The Lie that is Orion

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Several weeks ago NASA put out one of its periodic press releases touting the wonders of the engineering the agency is doing to prepare for its future missions to Mars. In this case the press release described a new exercise device, dubbed ROCKY (for Resistive Overload Combined with Kinetic Yo-Yo), for use in the Orion capsule.

“ROCKY is an ultra-compact, lightweight exercise device that meets the exercise and medical requirements that we have for Orion missions,” said Gail Perusek, deputy project manager for NASA’s Human Research Program’s Exploration Exercise Equipment project. “The International Space Station’s exercise devices are effective but are too big for Orion, so we had to find a way to make exercising in Orion feasible.

As is their habit these days in their effort to drum up support for funding for SLS and Orion, the press release was filled with phrases and statements that implied or claimed that Orion was going to be the spacecraft that Americans will use to explore the solar system.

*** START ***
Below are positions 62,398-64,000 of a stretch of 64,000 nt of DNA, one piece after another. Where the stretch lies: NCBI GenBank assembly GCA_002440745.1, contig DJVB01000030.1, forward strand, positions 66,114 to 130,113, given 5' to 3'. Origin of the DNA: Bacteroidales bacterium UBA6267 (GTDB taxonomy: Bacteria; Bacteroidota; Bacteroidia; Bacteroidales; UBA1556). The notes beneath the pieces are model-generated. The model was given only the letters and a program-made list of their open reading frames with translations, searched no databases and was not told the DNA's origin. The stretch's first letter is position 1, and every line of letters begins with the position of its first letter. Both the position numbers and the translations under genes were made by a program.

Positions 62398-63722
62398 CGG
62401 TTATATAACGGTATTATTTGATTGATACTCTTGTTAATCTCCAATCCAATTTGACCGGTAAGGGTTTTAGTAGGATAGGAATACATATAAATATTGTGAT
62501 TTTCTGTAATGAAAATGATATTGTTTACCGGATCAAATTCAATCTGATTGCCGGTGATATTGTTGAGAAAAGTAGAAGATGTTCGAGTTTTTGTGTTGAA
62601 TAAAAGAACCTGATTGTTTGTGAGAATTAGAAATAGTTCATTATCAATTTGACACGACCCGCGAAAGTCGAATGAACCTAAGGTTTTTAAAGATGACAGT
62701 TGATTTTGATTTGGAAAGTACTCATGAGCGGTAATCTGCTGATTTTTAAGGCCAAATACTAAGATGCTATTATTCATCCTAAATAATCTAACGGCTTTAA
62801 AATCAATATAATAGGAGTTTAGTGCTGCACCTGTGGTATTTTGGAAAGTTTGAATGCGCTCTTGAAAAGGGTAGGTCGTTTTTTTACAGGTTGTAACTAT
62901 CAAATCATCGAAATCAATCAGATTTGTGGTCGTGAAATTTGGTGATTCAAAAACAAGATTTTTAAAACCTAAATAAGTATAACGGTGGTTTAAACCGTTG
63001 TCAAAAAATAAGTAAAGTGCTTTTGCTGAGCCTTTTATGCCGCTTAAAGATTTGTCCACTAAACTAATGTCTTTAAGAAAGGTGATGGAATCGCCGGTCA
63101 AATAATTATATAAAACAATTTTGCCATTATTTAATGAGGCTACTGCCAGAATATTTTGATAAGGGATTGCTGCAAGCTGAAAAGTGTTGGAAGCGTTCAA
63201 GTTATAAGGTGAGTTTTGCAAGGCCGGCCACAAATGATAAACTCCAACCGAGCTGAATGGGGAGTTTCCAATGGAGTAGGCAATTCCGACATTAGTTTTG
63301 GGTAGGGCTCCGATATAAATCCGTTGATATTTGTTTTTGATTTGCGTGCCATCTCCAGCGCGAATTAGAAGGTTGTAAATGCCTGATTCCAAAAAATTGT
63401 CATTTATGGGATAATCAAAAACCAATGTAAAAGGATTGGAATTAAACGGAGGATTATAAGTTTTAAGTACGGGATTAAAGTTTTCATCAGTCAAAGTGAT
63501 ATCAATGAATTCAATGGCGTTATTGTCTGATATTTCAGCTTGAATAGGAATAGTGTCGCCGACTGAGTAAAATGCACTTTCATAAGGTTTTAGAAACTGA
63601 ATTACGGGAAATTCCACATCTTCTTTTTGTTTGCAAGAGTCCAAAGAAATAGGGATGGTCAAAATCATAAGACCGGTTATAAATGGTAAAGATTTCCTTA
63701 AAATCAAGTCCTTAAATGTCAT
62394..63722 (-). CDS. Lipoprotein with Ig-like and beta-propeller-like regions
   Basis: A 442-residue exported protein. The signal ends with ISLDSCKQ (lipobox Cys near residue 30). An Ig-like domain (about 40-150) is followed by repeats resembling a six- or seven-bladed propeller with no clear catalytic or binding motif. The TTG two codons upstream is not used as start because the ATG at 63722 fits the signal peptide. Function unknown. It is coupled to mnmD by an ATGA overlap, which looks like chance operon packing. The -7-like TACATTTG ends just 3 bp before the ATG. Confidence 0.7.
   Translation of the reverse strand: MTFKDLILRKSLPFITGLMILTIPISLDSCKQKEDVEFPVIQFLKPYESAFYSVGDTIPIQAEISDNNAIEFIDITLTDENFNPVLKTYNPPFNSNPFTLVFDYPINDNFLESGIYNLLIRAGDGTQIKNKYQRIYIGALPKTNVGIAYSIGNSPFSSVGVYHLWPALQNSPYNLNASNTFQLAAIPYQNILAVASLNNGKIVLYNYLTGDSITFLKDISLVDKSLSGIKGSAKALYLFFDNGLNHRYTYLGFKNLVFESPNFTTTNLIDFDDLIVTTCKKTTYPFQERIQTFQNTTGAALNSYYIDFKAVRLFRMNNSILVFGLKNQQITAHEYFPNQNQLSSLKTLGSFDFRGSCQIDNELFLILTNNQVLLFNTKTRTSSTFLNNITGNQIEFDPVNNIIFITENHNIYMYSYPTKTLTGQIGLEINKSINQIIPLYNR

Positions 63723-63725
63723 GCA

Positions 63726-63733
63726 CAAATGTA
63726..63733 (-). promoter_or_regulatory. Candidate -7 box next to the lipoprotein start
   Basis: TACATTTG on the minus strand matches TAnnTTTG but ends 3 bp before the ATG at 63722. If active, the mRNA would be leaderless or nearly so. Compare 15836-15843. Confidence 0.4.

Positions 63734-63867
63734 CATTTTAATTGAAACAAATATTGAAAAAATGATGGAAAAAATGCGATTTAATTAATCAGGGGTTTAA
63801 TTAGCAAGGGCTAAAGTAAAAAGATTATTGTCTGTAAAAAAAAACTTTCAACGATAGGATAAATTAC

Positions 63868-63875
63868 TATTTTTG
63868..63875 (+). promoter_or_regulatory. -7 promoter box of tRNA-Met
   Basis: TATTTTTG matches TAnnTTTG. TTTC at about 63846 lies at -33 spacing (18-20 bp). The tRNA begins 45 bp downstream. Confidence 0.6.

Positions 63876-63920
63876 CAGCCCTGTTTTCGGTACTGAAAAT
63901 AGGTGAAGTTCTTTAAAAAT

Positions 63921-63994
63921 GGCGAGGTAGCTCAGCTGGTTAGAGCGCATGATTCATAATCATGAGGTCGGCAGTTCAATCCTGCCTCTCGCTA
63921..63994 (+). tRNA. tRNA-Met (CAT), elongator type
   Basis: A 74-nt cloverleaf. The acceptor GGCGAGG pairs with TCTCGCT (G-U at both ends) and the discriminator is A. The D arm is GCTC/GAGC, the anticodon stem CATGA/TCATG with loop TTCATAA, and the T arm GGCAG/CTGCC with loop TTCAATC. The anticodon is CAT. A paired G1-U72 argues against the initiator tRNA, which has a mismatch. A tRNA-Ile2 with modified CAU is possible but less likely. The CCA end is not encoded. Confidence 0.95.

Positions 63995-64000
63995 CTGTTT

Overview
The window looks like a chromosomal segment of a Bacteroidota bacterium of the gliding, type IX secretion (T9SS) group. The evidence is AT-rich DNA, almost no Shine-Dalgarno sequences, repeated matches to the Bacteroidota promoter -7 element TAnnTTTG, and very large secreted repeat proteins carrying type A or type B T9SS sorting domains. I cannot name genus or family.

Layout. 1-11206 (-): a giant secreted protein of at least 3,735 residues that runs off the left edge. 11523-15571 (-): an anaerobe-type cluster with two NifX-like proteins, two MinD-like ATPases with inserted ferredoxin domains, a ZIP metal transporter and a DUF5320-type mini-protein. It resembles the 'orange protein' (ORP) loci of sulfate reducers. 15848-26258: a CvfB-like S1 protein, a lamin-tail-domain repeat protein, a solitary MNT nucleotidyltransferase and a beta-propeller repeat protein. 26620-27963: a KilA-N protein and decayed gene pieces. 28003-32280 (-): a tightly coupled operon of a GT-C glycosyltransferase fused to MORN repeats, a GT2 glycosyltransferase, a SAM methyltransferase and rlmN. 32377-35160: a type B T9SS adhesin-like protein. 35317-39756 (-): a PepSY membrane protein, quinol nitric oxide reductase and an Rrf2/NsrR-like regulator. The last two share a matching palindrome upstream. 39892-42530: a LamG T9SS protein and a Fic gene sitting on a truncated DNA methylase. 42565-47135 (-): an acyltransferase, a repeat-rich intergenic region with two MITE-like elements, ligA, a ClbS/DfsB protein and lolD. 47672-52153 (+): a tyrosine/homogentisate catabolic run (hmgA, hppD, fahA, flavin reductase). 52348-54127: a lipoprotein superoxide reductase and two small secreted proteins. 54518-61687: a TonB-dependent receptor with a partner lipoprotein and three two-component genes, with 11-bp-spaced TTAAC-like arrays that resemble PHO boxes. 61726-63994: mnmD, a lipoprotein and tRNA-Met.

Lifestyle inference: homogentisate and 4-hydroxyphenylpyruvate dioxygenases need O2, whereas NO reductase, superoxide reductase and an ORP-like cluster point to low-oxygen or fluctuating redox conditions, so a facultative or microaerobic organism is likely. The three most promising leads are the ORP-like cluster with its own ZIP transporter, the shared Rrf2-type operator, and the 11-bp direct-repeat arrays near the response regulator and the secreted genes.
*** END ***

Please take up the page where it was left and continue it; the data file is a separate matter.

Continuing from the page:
…engineers across NASA and industry are working to build the Orion spacecraft and Space Launch System rocket that will venture to deep space for the first time together…

…Over the next several years, NASA’s Human Research Program will be refining the device to optimize it not only for near-term Orion missions with crew, but for potential uses on future long-duration missions in Orion…

These are only two examples. I have clipped them because both were very carefully phrased to allow NASA deniablity should anyone question these claims. For example, in the first quote they qualify “deep space” as specifically the 2018 unmanned lunar test flight. And the second quote is qualified as referring to missions to lunar space. Nonetheless, the implied intent of this wording is to sell Orion as America’s interplanetary spaceship, destined to take us to the stars!

Don’t believe me? Then take a look at NASA’s own Orion webpages, starting with the very first words on their Orion Overivew page.

For the first time in a generation, NASA is building a new human spacecraft that will usher in a new era of space exploration. A series of increasingly challenging missions awaits, and this new spacecraft will take us farther than we’ve gone before, including Mars. Named after one of the largest constellations in the night sky and drawing from more than 50 years of spaceflight research and development, the Orion spacecraft is designed to meet the evolving needs of our nation’s deep space exploration program for decades to come. It will be the safest, most advanced spacecraft ever built, and it will be flexible and capable enough to take us to a variety of destinations.